It’s amazing how much an hour can change everything.

Last month I read Murakami’s Novelist as a Vocation, and he talks about writing his first book during a time when he owned a bustling jazz cafe. After very long days at work, he’d write for an hour or two in the middle of the night, his only available “free time.” He had no idea if the novel was any good or if it would sell, but the need to get words on the page was too insistent to ignore.

I thought about this, how useless I am after 10pm and how agonizing it would be to try and string sentences together in the hours before dawn. But then I thought, If this were my only time to write, would I? Hopefully I will never need to answer that, but it made it clear that, given my work-from-home schedule, I had zero excuse to not work on my romance novel every day. Seriously–zero.

My work days consist of filling  tiny food  orders, and once those are done, tackling any non-fiction projects I have in the works. By the end of a typical 8- to 9-hour work day, I want to get up, move my body, hang out with my husband, go outside and see if this year’s goslings have been born yet (they’re here!!!)–basically anything but sit at my desk for another few hours.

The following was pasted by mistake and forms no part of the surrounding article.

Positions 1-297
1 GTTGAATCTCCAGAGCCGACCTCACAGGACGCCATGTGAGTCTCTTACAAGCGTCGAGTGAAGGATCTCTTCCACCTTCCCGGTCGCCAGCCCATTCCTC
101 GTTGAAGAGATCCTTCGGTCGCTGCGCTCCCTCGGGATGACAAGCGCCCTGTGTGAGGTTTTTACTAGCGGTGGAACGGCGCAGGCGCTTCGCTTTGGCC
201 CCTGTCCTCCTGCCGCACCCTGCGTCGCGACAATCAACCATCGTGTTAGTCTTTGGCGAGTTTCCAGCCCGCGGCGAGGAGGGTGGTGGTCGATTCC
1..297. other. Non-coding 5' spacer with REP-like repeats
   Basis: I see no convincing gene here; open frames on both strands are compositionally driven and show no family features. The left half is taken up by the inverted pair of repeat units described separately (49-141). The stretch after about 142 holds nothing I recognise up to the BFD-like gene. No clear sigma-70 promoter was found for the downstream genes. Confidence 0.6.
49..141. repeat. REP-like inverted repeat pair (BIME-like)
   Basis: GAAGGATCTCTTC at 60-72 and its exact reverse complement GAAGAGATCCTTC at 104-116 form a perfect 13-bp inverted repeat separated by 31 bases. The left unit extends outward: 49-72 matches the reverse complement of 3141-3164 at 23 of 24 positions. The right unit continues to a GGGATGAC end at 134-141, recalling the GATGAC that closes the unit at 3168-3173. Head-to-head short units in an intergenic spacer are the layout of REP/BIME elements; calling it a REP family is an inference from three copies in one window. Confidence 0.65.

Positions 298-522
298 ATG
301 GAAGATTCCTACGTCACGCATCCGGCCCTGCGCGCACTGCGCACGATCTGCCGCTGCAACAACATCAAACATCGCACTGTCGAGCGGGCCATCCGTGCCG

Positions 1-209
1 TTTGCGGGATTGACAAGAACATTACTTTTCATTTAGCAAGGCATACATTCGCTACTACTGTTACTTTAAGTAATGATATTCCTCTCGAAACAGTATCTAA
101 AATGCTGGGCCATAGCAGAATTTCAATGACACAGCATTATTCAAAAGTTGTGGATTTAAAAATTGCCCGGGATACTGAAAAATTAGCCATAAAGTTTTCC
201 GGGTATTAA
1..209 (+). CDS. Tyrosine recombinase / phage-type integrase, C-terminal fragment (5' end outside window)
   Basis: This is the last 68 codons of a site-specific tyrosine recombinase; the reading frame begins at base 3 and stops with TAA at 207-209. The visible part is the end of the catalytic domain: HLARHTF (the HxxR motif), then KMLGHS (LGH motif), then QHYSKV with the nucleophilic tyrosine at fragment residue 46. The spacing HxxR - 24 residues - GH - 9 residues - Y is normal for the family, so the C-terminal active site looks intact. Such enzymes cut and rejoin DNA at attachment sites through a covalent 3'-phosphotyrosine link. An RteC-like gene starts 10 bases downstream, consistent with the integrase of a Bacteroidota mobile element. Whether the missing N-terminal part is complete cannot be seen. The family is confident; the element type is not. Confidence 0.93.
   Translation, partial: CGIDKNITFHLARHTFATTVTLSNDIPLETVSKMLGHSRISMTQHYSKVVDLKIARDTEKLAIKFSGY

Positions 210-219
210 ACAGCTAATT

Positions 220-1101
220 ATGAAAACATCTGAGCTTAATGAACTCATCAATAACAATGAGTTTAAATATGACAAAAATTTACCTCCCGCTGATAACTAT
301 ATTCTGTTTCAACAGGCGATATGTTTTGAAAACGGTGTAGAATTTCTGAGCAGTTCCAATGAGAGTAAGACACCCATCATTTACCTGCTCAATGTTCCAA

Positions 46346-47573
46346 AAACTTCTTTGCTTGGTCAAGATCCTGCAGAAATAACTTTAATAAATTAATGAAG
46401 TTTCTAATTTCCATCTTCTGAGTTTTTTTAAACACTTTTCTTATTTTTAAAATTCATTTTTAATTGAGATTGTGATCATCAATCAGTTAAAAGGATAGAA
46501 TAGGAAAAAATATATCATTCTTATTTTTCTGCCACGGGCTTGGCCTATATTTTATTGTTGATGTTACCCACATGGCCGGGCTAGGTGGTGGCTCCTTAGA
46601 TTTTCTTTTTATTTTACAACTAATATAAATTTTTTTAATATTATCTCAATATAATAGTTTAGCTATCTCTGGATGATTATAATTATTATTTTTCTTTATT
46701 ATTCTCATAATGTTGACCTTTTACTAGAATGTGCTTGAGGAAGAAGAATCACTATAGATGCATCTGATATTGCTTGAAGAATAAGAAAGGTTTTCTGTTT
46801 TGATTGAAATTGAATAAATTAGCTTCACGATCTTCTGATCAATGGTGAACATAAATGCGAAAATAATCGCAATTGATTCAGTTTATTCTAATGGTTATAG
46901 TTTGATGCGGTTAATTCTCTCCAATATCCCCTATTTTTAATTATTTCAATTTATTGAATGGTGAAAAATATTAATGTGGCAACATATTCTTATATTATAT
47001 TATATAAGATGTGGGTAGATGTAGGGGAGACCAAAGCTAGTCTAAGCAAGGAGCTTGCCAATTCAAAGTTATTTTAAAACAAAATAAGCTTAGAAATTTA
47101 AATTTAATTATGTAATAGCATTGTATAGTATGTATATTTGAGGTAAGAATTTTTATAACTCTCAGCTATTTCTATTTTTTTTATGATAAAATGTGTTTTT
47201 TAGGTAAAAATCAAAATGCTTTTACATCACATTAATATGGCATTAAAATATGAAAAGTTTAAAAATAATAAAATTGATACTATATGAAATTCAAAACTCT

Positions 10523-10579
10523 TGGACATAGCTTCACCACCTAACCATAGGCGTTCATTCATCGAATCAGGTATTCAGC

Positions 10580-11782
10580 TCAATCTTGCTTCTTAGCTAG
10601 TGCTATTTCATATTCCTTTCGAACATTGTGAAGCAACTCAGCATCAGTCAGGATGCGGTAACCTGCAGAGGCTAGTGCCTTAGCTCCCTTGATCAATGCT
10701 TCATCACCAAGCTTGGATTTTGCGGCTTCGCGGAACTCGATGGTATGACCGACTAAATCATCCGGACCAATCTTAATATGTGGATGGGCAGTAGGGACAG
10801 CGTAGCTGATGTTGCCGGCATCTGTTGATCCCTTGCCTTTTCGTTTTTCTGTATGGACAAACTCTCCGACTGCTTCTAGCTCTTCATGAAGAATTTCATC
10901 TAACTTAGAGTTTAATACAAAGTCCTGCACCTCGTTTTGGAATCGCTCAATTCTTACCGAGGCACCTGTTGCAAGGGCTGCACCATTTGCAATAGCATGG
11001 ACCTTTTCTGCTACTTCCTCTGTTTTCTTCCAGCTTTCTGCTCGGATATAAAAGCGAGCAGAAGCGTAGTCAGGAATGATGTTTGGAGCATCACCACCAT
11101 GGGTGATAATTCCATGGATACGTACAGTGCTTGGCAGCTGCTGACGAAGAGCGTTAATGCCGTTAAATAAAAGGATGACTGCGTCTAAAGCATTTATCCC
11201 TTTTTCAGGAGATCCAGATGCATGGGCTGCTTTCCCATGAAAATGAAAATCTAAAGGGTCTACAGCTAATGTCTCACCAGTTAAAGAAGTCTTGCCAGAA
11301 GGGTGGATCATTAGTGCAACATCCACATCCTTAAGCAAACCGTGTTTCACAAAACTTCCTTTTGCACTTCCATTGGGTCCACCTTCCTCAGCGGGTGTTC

And so, since finishing a third draft last fall, the romance novel has been sitting in a digital drawer. Sure, I’d add notes of things I wanted to revise to a Google doc for safekeeping, but the manuscript itself remained unopened.

 I recently shared in The Portal  that when the gap between where I am and where I want to be, particularly in my creative life, widens too far, this creates a space for addiction to sprout through the cracks like weeds. To dull the pain of not treating the dreams of my soul with proper devotion, in the past I would drink and do drugs. A lot.

Nowadays, I’ll feel the siren call to shop needlessly. Or zone out in fantasy.

I’ve learned to meet these stirrings not only with compassion and curiosity, but also with an attitude of, “Okay, enough mucking about. It’s time to get shit done.” Disciplined action is one of the most potent reversals when I’m in danger of slipping down the slope of self-destruction.

This is not, let me run away from what I’m feeling through busyness.

This is, let me run straight toward what my soul came here to do.

Which brings us back to the romance novel. Inspired by Murakami’s midnight commitment and sensing the discontent brewing with myself, I decided to do an experiment. For the next week, I’d start my day with an hour of working on my romance novel. I could brush my teeth and eat breakfast, but otherwise it was straight to writing. And, this was a biggie: no email, no phone, no exceptions.